Migrant Voice’s “My Future Back” campaign has helped three more South Asian students clear their names from Home Office accusations of cheating in an English-language test.
They have been fighting for justice for seven years since the government responded to a TV programme about cheating in the Test of English for International Communication (TOEIC) by suddenly terminating the visas of 34,000 overseas students, making their presence here illegal overnight. A further 22,000 were told that their test results were “questionable”. More than 2,400 students were deported.
In the face of stubborn Home Office refusal to review the evidence behind the mass dismissals, most students had to return home carrying a stigma of guilt. Students who stayed – often because their families couldn’t believe that Britain would take life-ruining action against innocent people – were barred from working, studying, renting accommodation or accessing health care.
When a handful told Migrant Voice of their plight, the organisation started a campaign that included lobbying MPs, initiating newspaper and TV coverage, and public demonstrations.
Migrant Voice director Nazek Ramadan says: “This injustice has turned the lives of tens of thousands of international students upside down. Victims have become estranged from their families, suffered from anxiety and depression, and some have become destitute.
“These individuals cannot get back the years of their lives which were ripped away due to this scandal, but it gives a glimmer of hope to see some finally proving the Home Office wrong in a court of law.
“The government’s shocking blanket action is slowly being shown up, at least for a lucky few who had the time, money, support and persistence to stay and fight, unlike the many others who were forced to give up in the face of government intransigence and power.”
The recently successful trio are:
Wahidur Rahman, a Bangladeshi who was studying for an international business degree when the axe fell. “It was devastating. It was a miserable life, all my rights had been taken away, I was living on the kindness of relatives and family people. They took away the prime time of my life. It will always haunt me,” says Wahidur, now 32. “For nothing I lost seven years of my life.” Initially his family didn’t believe him when he told them the government was acting unjustly and that he was innocent but thanks to press coverage of the scandal generated by Migrant Voice they realised the truth. He was exonerated in June. This September, Wahidur was granted a 2 and a half year visa to stay in the UK.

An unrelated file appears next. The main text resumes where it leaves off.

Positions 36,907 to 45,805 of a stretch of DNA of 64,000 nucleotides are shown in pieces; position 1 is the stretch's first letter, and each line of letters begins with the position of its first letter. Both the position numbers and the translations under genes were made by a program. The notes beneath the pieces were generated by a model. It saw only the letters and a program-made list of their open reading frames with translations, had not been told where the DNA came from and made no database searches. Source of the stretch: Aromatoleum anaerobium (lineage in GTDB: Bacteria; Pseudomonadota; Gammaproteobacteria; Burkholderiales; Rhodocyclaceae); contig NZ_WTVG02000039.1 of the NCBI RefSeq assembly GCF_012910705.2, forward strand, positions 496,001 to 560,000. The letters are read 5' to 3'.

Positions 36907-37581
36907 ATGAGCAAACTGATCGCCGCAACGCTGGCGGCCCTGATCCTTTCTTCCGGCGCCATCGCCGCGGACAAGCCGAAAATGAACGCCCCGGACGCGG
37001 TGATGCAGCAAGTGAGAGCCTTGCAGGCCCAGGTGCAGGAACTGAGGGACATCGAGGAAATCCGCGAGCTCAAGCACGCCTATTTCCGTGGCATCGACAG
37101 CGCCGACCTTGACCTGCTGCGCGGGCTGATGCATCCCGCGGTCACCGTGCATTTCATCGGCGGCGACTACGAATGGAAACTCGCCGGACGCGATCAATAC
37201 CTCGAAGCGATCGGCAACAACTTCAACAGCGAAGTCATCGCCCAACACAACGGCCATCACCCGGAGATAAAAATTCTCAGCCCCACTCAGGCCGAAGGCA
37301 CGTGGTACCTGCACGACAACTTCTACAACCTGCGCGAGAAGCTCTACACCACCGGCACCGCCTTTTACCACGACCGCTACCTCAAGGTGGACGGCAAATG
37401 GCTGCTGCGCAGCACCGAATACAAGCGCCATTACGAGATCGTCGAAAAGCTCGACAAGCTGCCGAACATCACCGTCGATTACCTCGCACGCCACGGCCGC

Enamul Huq, also from Bangladesh, was studying biomedical sciences. He survived the hard times that followed the government’s decision (“It is terrible, a horrible experience”), and at the lowest point of his struggle he became destitute and slept in a disused, rat-infested shop kitchen. He later became ill with Covid-19. Now 42, he was cleared in May.
Roni Mandal from India describes his seven-year battle as like “being in a prison. I was not allowed to work, travel, study.” His health deteriorated, he couldn’t sleep and was treated for depression. Now 34, his health remains poor. He faced family disapproval, “especially my dad. [He was] kind of broken. I explained, ‘No, I did not cheat’”, but to no avail. Only when he won his case in April 2021 was his father’s belief in him finally restored. In August Roni was granted a 30-month visa.
Most of the wronged students remain victims of this scandalous travesty of justice. Some of those who were deported, or returned home to try to rebuild their catastrophically disrupted lives, tried to bring cases from their own countries. But they were stymied by video and other technical, administrative and financial difficulties.
Wahidur, Enamul and Roni have been through hell, and survived.
But even in victory their struggle is not over.
After 11 years without seeing his family, Roni is planning a reunion in India in October: “I cannot explain how excited I am to see them, especially my mum and dad.” He has enrolled on an online IT course and hopes – hopes – to start his studies again.
Wahidur hopes – hopes – to resume his studies as soon as possible, but has to apply to enrol on a master’s programme and find the money for fees. The fees he paid for the course from which he was ejected are lost. So are his legal fees. He will receive no financial compensation for his ordeal, though that’s an issue he may consider later.
Enamul Huq is anxiously waiting to see if – if – he will receive a six-month or 30-month visa from the Home Office. He then hopes – hopes – to return to his studies.
They have won. But there are health problems that may linger for years. The raw emotional holes left by missing family births, deaths and marriages. No automatic resumption of university courses. The total destruction of what might have been the best years of their lives. No compensation. No apology.